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The Economic and Development Components of the Pact between the U.S. and Afghanistan

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The Economic and Development Components of the Pact between the U.S. and Afghanistan

On May 1, 2012, President Obama and President Karzai signed the Enduring Strategic Partnership Agreement, a legally executive agreement between the Islamic Republic of Afghanistan and the United States of America. The agreement affirms the cooperation between the two sovereign nations beyond 2014—cooperation based on mutual respect and shared interests.

The U.S. has agreed on a long term commitment to Afghanistan to support Afghanistan’s social and economic development, security, institutions and regional cooperation are matched by Afghan commitments to strengthen accountability, transparency, oversight, and to protect the human rights of all Afghans – men and women.

the Strategic Partnership Agreement includes mutual commitments in the areas of:

  • Protecting and Promoting Shared Democratic Values
  • Advancing Long-Term Security
  • Reinforcing Regional Security and Cooperation
  • Social and Economic Development
  • Strengthening Afghan Institutions and Governance

 Mr. Abid Amiri, Program Associate for Higher Education for the American Councils for International Education, has expressed his thoughts on the Strategic Partnership Agreement between the U.S. and Afghanistan.

I had a chance to read through the full text of the Strategic Agreement between Afghanistan and the United States. Here are some of the points that stood out to me the most. I am less concerned about the political features and more interested in the economic and development components of the Pact. However, it is important to mention a couple of political pieces of the treaty.

First, the Agreement states that “[t]he Parties [Afghanistan and the US] … pay tribute to the sacrifices made by the people of the United States in this struggle.” While I do commend Americans, and their government for their sacrifices – both human and monetary sacrifices -, it is important to note that the Agreement should have acknowledged the sacrifices made by Afghans, too. We – Afghans and Americans – are equally harmed by this fight against terrorism. We both have lost lives, and treasure. The Pact should have instead indicated that the Parties should pay tribute to the sacrifices made by the people of Afghanistan and the United States in this struggle.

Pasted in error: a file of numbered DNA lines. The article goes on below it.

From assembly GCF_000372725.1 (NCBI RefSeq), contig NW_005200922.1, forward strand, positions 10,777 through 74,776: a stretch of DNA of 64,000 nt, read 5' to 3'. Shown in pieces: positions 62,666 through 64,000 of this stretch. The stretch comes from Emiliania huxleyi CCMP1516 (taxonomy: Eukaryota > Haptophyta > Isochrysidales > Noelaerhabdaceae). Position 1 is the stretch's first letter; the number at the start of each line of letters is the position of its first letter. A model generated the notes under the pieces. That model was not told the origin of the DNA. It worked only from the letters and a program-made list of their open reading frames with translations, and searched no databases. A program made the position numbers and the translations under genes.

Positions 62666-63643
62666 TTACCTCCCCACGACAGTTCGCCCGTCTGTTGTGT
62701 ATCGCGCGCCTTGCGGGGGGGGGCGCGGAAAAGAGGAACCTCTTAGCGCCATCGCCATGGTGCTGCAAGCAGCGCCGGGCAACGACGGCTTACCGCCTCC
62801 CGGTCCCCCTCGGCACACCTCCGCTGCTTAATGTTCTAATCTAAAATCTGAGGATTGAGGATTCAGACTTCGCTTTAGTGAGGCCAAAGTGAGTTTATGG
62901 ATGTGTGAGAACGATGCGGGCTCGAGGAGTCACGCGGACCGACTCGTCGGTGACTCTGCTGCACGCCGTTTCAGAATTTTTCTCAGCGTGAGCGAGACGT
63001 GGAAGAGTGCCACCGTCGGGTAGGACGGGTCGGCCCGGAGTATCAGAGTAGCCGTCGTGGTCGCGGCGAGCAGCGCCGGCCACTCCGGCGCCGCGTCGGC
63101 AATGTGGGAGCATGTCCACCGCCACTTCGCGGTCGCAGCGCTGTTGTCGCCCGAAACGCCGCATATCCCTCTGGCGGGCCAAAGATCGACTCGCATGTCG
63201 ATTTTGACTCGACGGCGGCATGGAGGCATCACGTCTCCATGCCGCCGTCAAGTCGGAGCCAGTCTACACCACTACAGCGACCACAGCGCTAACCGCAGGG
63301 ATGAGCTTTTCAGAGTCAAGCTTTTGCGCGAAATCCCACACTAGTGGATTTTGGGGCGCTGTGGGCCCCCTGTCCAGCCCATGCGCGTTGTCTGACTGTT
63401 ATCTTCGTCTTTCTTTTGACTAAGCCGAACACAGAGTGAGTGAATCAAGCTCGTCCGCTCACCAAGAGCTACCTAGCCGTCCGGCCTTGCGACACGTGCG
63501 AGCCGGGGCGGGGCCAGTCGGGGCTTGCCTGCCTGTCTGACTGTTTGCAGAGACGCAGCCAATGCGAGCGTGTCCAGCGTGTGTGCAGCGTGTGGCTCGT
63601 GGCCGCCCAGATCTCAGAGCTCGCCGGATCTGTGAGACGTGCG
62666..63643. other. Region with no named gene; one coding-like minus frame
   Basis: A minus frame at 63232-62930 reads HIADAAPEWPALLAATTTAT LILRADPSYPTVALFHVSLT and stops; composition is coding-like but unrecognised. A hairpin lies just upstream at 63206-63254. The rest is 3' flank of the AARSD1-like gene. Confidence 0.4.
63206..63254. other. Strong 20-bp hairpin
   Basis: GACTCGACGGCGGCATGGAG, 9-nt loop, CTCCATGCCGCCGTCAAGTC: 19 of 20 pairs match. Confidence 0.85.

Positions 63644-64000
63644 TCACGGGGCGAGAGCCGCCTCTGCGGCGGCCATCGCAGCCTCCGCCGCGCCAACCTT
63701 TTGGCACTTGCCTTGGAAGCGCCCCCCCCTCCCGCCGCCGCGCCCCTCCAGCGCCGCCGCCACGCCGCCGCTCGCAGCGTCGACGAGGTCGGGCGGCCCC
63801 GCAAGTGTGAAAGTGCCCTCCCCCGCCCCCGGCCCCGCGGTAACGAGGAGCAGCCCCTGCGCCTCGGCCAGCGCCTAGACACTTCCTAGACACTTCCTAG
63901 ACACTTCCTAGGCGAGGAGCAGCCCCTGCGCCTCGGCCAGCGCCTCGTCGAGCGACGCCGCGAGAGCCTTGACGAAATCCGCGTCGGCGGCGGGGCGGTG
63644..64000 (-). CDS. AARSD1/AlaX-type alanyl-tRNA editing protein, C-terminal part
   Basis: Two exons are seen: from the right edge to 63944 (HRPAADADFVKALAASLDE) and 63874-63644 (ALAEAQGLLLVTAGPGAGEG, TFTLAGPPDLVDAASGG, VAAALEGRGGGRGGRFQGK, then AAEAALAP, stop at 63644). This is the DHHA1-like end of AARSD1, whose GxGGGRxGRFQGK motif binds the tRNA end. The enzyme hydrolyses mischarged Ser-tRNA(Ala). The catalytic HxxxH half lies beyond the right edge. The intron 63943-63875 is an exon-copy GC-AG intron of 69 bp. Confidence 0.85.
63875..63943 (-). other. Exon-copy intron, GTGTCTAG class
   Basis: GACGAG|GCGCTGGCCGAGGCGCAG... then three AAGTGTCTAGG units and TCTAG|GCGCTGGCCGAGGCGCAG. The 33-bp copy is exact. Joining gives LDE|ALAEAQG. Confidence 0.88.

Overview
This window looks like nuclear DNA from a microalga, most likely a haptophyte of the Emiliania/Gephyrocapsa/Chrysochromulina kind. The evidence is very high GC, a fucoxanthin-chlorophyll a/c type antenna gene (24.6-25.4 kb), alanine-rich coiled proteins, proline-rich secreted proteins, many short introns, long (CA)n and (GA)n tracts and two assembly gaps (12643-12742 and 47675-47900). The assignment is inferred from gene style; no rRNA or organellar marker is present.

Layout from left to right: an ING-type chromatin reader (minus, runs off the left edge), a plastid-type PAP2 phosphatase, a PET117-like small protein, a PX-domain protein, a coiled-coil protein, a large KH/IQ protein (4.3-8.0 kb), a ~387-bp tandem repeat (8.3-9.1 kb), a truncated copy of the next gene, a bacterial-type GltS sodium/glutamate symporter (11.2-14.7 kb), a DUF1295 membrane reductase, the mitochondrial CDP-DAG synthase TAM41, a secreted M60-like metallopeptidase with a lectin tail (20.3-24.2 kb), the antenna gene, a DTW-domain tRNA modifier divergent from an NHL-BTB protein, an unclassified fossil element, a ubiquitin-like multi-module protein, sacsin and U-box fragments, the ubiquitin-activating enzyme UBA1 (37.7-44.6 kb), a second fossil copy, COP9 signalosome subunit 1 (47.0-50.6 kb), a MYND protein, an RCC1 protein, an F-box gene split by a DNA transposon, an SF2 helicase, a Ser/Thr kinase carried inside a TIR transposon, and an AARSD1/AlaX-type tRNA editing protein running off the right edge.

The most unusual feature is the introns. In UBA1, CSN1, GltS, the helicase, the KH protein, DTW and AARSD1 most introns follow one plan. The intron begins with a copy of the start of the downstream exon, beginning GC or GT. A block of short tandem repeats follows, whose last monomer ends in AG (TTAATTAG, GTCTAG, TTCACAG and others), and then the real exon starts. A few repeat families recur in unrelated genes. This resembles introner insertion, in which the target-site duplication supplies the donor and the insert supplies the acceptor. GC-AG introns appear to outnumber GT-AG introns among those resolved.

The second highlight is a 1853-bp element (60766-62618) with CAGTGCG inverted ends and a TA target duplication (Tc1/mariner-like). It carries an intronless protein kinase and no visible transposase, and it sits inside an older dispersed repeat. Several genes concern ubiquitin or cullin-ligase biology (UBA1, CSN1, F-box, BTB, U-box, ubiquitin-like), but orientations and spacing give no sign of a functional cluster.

Second, the agreement calls Afghanistan a “Major Non-NATO Ally.” This is significant for two main reasons. This designation confers a variety of military and financial advantages that otherwise are not obtainable. It allows Afghanistan to use American financing for the purchase of certain defense equipment, and permits entry into research and development projects with the Pentagon on a shared-cost basis. Also, Afghanistan is the first nation to receive this title from President Barak Obama, while George W. Bush designated 6 countries as non-NATO allies.

On the economic and development front, there are a few major points in this agreement that I would like to highlight. First, it encourages Afghanistan to pursue consolidation and growth of a market economy, taking into consideration its historical and social realities. In other words, the US is hopeful that Afghanistan can have an open market economy, not similar to the US, but an economy that severs the culture, religion and the people well. To achieve this goal, according to the Agreement, the US will help strengthen and develop Afghanistan in the areas of agriculture, transportation, trade, and energy infrastructure. These are all critical sectors of the Afghan economy. Also, the US will encourage private investment in Afghanistan.

Most importantly, the Pact shows a strong desire that the Afghan people should be the primary beneficiaries of Afghanistan’s mineral wealth. The US will support Afghanistan to govern its natural resources through a framework that is accountable, efficient, effective and transparent. As I argued in my article Mineral: The Blood Diamond of Afghanistan, the Afghan government doesn’t have the capacity to develop its minerals now. Let’s get the tools first, and then exploit the natural resources.  That way the earnings will be greater, and the primary beneficiaries will be the Afghan people.

Finally, one more point that I found significant in this Agreement was the United States’ commitment to promote exchange programs such as Fulbright and other similar programs. As a Youth Exchange and Study program (YES) alum, I can attest to the benefit of such exchange programs. It definitely helps develop Afghanistan’s human resources in the long term.

Abid Amiri currently works for the American Councils for International Education as Program Associate for Higher Education, and has also worked in their Kabul office as a Program Manager. He earned his B.A. in economics and global studies from St. Lawrence University, and concentrates on the North America, the Middle East, and open market economics in Afghanistan. He is a candidate for MA degree in International Development at American University in Washington.  His most recent work on unemployment in Afghanistan was published in the first issue of the Glocal Journal. Abid speaks fluent Pashto, Dari, English, and Urdu. Follow Abid on Twitter @abidamiri


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